Name of breed: Yakutian, or Yakut
Country of origin: Siberia, Russia
Breed origin: In the 13th century, Genghis Khan’s army forced the Yakut people to flee Mongolia. They took their horses and headed north to the frozen wilderness of Siberia, where they relied on their tough steeds for survival. But what is remarkable is what happened next. Those horses adapted to their extreme new environment so effectively that in just 800 years, physiological changes that normally take millennia had already occurred. To name a few, Yakutian horses developed a winter layer of shaggy hair that can grow up to 10 centimetres long, an incredibly thick mane and tail, genes known to have anti-freezing properties, and they became shorter and more compact. Today, they can survive without shelter in temperatures as low as -70°C (−94 °F)! Scientists have used the Yakutian horse as an example of how fast evolution can occur under pressure.
The Yakuts used their horses for a huge range of purposes. They were a mode of transport, they were used for herding, they were milked, their hair was used to make rope and, at the end of their lives, their meat fed their family while their coats were made into warm clothing. Alongside these functions, horses were also an important source of connection to the spirit world in the shamanic Yakutian culture. Their wild spirit was revered and they were domesticated just enough to be ridden, led and milked. The Yakuts were able to thrive in Sakha (or Yakutia, as the region was also known) thanks to their resilient, independent steeds.
Distinguishing features: Yakutian horses are compact and short, averaging 13 to 13.3 hands high. Their stout conformation helps them retain heat better, as do their dense mane and tail and remarkably thick, long winter coat. They are capable of gaining up to 35 kilograms of extra fat during the short few months of the Siberian summer, allowing for the loss of up to 20% of their total weight over winter. They have an acute sense of smell and very hard, wide hooves, which help them sniff out and dig up what little fodder lies buried under the snow. To help them conserve energy during the winter, their metabolism and breathing slow down and they generate less heat. Antifreeze compounds in their blood help Yakutian horses survive in the extreme cold. The most widespread colours are grey, bay and light dun, although many more colours are seen. Primitive markings such as a dorsal stripe along the spine and zebra markings on the lower limbs are common. Three types of Yakutian horse are recognised: the Northern type, which is the purest and most valuable, the Smaller Southern type and the Larger Southern type.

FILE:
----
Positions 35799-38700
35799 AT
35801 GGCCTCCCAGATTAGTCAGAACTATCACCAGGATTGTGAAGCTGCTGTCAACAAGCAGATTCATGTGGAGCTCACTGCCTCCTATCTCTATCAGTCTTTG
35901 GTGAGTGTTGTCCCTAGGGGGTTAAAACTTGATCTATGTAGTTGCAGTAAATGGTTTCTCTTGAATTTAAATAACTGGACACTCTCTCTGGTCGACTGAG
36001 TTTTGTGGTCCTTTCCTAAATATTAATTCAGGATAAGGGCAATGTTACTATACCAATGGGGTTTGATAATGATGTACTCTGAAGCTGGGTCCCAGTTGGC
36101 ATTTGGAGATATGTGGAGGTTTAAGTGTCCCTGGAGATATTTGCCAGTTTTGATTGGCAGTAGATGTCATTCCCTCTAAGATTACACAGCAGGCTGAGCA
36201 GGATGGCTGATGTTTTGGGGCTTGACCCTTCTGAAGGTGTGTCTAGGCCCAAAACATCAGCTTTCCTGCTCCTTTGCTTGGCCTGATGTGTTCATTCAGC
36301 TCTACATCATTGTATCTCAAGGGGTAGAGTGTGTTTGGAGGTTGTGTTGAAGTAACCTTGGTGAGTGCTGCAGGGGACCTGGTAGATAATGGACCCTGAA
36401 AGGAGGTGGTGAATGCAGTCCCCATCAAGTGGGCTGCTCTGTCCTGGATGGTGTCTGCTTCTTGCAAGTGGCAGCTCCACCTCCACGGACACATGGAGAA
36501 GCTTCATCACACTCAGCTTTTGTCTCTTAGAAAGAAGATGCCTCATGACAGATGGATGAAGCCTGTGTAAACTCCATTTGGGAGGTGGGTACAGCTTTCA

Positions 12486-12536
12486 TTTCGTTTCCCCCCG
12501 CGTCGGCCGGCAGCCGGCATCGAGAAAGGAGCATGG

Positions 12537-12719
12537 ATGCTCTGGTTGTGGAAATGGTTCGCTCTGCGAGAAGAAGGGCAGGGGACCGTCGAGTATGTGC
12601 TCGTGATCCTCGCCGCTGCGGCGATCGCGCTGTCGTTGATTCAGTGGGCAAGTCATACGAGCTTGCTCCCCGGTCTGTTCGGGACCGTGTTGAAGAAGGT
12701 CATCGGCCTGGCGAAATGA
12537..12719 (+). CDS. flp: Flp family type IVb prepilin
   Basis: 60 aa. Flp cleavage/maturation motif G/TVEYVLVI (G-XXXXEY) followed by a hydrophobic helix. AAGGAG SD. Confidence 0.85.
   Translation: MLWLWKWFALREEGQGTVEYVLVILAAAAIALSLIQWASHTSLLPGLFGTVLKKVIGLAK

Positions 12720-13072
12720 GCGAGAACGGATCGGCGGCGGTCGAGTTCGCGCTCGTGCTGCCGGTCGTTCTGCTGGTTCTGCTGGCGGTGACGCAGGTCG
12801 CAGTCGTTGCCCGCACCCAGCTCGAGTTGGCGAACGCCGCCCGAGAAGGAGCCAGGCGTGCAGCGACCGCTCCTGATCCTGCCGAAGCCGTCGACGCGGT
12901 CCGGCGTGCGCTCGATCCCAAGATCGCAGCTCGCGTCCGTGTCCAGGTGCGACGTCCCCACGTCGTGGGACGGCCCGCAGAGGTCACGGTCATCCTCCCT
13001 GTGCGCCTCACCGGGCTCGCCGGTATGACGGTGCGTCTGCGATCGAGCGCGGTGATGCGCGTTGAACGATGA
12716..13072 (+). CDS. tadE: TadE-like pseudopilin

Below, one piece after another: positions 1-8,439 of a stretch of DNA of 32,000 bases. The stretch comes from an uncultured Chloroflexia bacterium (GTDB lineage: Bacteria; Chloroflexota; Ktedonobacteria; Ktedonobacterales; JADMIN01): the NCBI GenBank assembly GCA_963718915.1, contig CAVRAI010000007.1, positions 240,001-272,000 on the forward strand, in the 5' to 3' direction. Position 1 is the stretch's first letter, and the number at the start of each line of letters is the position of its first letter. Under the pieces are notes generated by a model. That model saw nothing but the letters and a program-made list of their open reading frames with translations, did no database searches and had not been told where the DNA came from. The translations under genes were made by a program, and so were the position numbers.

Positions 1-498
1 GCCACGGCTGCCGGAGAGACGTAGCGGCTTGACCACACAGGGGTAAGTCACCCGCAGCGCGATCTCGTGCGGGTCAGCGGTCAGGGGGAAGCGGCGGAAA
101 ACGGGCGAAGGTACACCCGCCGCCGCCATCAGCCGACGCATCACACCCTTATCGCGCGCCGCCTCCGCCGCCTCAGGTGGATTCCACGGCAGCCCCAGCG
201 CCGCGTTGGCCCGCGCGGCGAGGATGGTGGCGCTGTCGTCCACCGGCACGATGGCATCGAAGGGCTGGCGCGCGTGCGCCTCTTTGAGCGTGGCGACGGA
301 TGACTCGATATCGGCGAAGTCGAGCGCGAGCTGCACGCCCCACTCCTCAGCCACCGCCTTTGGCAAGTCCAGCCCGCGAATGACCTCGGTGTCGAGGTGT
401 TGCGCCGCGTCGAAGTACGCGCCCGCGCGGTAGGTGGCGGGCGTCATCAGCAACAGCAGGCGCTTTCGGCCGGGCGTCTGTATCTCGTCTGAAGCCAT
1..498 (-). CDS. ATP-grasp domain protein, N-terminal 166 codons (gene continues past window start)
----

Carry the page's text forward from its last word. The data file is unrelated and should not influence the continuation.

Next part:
Modern day Yakutian: Although the Yakuts no longer rely on their horses for survival and the local equine population is decreasing, the Yakutian horse is still revered as a culturally and spiritually significant creature. It is a celebrated part of everyday life, festivals and ceremonies.